It is a very busy time at the moment for our feathered friends. Watching house sparrows and starlings visit their nests under the eaves of my roof has become one of my favourite pastimes. Constantly flying in and out, to feed their chicks; do they ever rest?
The best part is when you spot a fluffy baby bird, just about to fledge. I consider myself very fortunate to have them here, since both birds are red-listed as a species of high conservation concern.
It’s not all bad news though – more recent surveys suggest that numbers are once again on the increase in Scotland, Wales and Northern Ireland.
In terms of identification, male house sparrows look a little smarter than the females, with their black bibs and white cheeks.
As for the starling, research shows a decrease in numbers by about 66% from the mid seventies. In the summer, their glossy black plumage shimmers with a purplish-green wash. They also have yellow beaks. In winter their plumage is spotted with beige.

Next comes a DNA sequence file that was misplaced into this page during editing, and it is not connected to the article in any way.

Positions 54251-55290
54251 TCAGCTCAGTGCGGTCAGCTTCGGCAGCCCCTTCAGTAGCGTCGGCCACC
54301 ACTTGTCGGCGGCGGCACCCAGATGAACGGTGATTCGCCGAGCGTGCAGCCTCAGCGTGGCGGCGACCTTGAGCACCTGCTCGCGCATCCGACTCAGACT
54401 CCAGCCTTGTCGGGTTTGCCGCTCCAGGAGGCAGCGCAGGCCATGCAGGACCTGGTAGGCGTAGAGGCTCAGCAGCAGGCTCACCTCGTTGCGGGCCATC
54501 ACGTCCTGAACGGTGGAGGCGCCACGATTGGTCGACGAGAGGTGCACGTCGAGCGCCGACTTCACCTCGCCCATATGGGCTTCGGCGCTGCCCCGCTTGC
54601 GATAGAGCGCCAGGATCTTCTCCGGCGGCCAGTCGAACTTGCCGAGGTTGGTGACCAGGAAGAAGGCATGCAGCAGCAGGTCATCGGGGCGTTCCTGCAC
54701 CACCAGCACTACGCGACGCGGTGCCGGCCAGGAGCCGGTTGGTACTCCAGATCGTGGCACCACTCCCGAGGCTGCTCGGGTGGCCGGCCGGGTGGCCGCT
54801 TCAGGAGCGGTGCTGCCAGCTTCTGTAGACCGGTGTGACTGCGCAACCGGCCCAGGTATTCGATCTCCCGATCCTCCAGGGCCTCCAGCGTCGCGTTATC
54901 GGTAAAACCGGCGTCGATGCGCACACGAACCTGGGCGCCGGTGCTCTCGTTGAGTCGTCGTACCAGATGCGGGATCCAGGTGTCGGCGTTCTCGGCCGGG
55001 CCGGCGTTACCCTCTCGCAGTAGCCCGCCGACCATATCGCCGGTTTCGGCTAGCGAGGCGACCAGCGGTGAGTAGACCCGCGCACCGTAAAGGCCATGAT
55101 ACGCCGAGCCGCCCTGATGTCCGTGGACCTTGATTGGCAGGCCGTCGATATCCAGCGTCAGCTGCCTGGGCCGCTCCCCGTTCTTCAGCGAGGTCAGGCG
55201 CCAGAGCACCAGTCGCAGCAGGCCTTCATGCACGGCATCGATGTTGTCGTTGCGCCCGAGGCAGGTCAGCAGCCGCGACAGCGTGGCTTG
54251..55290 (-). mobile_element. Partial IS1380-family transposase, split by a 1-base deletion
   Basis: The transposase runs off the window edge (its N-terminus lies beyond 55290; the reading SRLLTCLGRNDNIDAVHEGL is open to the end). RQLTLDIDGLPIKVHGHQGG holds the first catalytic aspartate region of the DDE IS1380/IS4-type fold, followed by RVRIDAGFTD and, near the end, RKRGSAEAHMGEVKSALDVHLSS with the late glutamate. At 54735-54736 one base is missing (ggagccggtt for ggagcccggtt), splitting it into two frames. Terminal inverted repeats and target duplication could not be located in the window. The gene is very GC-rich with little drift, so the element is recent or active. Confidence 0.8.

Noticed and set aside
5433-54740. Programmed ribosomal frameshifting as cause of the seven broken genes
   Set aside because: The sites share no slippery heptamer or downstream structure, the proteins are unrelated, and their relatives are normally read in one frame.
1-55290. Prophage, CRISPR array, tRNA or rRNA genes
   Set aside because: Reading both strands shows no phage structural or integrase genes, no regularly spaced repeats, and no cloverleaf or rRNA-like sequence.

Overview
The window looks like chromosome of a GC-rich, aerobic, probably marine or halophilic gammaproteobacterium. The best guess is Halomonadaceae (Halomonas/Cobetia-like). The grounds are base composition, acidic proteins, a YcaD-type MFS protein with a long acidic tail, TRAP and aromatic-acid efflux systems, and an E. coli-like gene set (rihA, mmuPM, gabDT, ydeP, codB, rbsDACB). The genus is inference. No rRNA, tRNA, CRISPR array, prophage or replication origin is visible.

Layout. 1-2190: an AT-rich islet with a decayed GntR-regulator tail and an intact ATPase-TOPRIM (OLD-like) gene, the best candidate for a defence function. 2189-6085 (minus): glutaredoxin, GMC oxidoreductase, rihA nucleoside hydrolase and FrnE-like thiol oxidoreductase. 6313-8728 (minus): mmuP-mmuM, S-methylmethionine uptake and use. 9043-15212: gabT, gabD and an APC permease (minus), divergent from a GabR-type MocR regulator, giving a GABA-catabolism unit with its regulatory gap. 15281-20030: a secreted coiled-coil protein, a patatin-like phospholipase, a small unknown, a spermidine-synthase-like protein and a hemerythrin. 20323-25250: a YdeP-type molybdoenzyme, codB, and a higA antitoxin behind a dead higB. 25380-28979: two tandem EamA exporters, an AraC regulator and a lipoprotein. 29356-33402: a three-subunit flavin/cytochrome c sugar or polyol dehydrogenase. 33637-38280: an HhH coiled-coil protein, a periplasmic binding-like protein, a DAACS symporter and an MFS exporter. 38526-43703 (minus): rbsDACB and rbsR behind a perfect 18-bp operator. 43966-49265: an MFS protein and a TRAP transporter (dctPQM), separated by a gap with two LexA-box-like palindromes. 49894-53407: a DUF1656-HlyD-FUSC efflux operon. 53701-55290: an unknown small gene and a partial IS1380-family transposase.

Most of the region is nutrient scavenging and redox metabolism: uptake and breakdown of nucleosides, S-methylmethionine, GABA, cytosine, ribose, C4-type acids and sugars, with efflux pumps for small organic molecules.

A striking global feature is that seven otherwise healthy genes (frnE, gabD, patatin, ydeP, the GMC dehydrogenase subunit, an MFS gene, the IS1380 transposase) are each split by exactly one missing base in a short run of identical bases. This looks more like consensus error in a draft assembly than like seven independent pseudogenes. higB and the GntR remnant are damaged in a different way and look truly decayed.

Starlings are known for murmurations – when large numbers of starlings flock together – diving and swooping, forming immense patterns in the sky.
Today, the best places to see murmurations are in more rural areas such as Middleton Moor- Derbyshire, Brighton’s derelict west pier and Gretna Green in Scotland.
Have you got sparrows or starlings in your garden or street?
Why not join in with the RSPB bird watching challenge – https://www.rspb.org.uk/fun-and-learning/for-families/family-wild-challenge/activities/go-birdwatching/.
Or, make a home for starlings – https://www.rspb.org.uk/get-involved/activities/give-nature-a-home-in-your-garden/garden-activities/createacosystarlinghome/
Diana Williams, local resident who helps with ‘Classroon in the Woods’